Harvesting time and the risk of hearing loss

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Between tractors, combine harvesters, grain dryers and chainsaws, farmers are exposed to a wide variety of loud noises in their working environment. Although single exposure levels may not be that high, sustained exposure over the years can cause serious damage to hearing.

According to Bruce L. Plakke, audiologist at the University of Northern Iowa (USA), ringing should be taken as a warning sign. “If you notice ringing in your ears, then you’re overexposed to noise. In the beginning, the hearing loss is temporary, but repeated exposure makes it permanent,” he explains. Plakke has treated countless patients who worked long-term in the agricultural sector. In addition, he conducted a study showing that by age 30, 10% of farm workers had detectable hearing loss and that this figure increased to 30% at 40 years of age, and even to 50% at age 50. Research studies have demonstrated that nearly three quarters of farmers have some degree of hearing impairment.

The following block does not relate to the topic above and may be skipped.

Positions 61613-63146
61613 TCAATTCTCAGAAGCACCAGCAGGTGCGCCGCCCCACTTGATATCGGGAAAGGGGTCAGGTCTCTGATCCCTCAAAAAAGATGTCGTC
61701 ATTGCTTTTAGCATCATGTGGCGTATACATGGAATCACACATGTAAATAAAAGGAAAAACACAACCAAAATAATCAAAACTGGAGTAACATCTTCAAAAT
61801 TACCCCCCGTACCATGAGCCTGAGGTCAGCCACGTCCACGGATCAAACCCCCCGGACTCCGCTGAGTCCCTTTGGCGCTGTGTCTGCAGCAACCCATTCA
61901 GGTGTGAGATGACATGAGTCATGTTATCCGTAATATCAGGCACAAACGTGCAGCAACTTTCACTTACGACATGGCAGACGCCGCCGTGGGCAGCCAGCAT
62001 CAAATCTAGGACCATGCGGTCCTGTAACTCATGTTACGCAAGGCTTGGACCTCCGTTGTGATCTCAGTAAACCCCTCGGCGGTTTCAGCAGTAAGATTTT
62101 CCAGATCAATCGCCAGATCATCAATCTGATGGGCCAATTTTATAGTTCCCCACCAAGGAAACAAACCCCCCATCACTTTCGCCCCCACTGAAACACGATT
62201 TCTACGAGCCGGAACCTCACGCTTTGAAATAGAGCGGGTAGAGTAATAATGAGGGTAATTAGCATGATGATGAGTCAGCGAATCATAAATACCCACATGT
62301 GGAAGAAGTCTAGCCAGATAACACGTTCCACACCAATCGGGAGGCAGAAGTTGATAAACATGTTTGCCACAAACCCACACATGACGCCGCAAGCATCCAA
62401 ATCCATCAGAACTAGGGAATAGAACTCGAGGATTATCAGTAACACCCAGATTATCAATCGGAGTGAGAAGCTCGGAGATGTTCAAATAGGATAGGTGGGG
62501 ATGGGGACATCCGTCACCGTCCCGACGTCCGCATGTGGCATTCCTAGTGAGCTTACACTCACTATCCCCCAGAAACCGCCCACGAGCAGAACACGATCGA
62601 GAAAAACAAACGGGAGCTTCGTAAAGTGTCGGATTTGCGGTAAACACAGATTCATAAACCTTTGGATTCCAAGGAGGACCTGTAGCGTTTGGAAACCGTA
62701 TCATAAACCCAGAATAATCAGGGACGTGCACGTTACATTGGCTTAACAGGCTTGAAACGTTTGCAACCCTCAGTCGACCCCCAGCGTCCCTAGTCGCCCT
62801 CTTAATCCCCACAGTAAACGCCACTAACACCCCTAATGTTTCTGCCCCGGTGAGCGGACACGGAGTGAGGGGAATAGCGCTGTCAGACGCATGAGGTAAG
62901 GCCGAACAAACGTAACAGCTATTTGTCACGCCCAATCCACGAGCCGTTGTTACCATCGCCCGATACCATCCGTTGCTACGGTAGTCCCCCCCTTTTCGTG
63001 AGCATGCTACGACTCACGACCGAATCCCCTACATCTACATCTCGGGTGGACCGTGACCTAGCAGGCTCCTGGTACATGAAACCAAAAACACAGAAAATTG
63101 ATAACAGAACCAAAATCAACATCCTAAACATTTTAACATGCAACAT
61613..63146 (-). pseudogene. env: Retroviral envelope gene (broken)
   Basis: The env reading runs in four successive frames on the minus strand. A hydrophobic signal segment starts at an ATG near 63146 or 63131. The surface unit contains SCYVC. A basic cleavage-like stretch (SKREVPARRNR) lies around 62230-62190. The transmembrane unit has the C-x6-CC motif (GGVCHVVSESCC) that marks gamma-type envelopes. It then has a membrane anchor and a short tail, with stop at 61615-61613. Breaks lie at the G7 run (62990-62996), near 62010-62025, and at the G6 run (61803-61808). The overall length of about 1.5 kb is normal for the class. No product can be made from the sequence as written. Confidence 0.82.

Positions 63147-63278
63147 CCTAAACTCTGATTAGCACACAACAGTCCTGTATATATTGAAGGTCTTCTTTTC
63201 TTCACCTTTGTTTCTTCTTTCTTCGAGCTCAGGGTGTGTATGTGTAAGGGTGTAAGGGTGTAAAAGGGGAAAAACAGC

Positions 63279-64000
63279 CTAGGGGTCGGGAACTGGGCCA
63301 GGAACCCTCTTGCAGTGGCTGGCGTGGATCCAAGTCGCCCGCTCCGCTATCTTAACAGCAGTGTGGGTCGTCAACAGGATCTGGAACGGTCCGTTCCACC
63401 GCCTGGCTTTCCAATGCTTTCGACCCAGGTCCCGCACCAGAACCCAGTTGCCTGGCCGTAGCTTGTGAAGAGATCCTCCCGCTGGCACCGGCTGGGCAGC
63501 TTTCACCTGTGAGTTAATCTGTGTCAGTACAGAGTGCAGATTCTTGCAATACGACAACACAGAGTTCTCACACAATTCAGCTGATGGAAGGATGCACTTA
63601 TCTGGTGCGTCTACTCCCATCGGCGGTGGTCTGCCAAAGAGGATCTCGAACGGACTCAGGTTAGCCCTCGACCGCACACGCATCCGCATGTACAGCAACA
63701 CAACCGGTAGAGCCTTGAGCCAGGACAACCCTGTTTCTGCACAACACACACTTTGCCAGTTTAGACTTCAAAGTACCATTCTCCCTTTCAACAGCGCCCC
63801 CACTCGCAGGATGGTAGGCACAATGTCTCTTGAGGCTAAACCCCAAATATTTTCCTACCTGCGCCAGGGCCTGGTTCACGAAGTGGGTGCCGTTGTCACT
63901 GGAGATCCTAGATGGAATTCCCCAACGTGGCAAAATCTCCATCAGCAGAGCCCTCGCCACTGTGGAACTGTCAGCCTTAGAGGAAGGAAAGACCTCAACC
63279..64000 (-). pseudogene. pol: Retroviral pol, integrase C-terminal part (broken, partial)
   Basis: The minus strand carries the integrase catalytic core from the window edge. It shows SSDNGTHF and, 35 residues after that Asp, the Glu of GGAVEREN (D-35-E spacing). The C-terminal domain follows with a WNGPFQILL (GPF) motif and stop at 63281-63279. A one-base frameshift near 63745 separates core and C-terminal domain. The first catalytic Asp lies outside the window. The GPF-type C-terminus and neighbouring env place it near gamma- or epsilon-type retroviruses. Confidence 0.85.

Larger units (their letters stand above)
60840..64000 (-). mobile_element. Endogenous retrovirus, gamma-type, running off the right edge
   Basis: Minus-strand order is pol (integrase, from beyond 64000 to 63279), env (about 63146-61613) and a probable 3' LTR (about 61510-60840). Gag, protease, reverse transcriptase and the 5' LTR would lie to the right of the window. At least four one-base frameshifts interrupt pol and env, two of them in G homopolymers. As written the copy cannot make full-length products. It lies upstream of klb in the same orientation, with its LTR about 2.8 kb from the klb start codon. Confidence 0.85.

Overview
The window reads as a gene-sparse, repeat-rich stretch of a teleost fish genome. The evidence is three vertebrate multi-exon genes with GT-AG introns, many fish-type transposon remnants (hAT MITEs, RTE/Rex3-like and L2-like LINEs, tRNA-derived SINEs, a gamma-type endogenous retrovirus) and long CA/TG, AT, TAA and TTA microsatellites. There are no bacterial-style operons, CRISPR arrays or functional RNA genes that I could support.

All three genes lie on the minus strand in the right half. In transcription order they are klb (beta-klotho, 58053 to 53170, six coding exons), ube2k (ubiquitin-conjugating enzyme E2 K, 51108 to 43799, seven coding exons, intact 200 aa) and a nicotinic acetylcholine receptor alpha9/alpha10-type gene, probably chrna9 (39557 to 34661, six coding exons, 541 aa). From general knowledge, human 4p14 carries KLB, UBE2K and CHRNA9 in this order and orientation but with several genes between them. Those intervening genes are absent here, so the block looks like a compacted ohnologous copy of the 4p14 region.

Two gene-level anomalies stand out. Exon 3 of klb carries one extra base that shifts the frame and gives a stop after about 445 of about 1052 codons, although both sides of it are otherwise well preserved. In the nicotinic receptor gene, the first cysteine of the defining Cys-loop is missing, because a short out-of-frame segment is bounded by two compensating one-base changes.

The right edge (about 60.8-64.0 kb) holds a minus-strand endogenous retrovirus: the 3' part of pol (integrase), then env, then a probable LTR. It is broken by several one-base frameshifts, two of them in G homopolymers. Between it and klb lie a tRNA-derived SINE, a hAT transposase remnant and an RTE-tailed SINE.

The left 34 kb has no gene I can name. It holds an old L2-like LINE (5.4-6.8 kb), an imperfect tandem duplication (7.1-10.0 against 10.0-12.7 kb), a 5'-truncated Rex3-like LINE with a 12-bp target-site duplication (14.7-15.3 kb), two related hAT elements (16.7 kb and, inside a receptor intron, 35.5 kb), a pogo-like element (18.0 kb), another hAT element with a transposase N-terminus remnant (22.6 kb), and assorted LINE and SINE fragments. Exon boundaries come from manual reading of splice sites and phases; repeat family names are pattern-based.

Noise-impact facts are often highlighted at trade shows or conventions to raise awareness about the potential dangers of occupational noise exposure. In recent years, there have also been many initiatives to develop quieter farming equipment. One example is the addition of cabs to tractors to spare users some of the grinding and mechanical noises inherent in their work. Reductions from 110 dB to safer levels of 75 to 80 dB have been achieved in this way. Many farmers however still use older equipment and tools that have not integrated noise-reduction technology, making the need for earmuffs or earplugs as important as ever.

Source: Denver Post; Worldmag.com

C.S.